Acceptance tests(or end-to-end tests)
Are to integration tests what functional tests are to unit tests: a broader subset. That test above is an end-to-end test, it tests the web server, the application and the DB.

And yes I know the usages of these terms vary a bit.

Furthermore, considering the distinction between BDD and TDD:

  • The BDD part is the nicely-worded case labels, which in theory (but seldom in practise, I find) are written in direct collaboration with the client user.
  • The TDD part is when in the design-phase they are created: with TDD it's before the implementation is written; I am not sure whether in BDD it matters or is stipulated.
  • But both of them are design / development strategies, not testing strategies.
  • The tests can be implemented as any sort of test, not specifically unit tests or functional tests or end-to-end tests. The point is the test defines the design of the piece of code being written: it codifies the expectations of the behaviour of the code.
  • BDD and TDD tests are generally implemented via some unit testing framework, be it xUnit (testMyMethodDoesSomethingRight), or Jasmine-esque (it("does something right", function (){}).

One can also do testing that is not TDD or BDD, but it's a less than ideal way of going about things, and I would image result in subpar tests, fragmented test coverage, and tests that don't really help understand the application, so are harder to maintain in a meaningful way. But they are still better than no tests at all.

When I am designing my code, I use TDD, and I consider my test cases in a BDD-ish fashion (except I do it on the client's behalf generally, and sadly), and I use PHPUnit (xUnit) to do so on PHP, and Mocha (Jasime-esque) to do so on Javascript.

Hopefully that clarifies some things for people. Or people will leap at me and tell me where I'm wrong, and I can learn the error in my ways.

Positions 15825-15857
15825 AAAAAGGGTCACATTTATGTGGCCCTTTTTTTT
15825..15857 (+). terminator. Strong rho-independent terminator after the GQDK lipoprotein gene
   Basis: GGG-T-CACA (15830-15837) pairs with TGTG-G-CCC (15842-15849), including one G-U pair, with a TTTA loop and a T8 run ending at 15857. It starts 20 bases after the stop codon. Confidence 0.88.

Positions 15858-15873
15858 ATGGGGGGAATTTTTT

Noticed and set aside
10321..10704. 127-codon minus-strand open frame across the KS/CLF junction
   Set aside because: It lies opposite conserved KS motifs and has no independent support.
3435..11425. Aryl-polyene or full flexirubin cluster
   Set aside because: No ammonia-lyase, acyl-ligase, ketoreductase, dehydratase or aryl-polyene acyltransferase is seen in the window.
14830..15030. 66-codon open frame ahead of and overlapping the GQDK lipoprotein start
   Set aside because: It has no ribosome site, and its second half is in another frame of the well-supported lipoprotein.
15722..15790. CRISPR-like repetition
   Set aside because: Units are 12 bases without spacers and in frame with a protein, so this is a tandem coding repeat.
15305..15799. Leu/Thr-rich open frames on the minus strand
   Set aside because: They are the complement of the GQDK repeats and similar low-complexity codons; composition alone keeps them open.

Tuesday, 6 April 2021

TDD is not a testing strategy

TDD is not a testing strategy

TDD is not a testing strategy

TDD is not a testing strategy

TDD is not a testing strategy

TDD is not a testing strategy

TDD. Is. Not. A. Testing. Strategy.

Just a passing thought. Apropros to absolutely nothing. 'Onest guv.(*)

Dunno if it occurred to you, but that TDD thing? It's not a testing strategy. It's a design strategy.

Let's look at the name. In the name test-driven is a compound adjective: it just modifies the subject. The subject is development. It's about development. It's not about testing.

It's probably better described by BDD, although to me that's a documentation strategy, rather than a development (or testing) one. BDD is about arriving at the test cases (with the client), TDD is about implementing those cases.

The purpose of TDD is to define a process that leads you - as a developer - to pay more attention to the design of your code. It achieves this by forcing you to address the requirement as a set of needs (or cases), eg "it needs to return the product of the two operands". Then you demonstrate your understanding of the case by demonstrating what it is for the case to "work" (a test that when you pass 2 and 3 to the function it returns 6), and then you implement the code to address that case. Then you refine the case, refactor the implementation so it's "nicer", or move on to the next case, and cycle through that one. Rinse and repeat.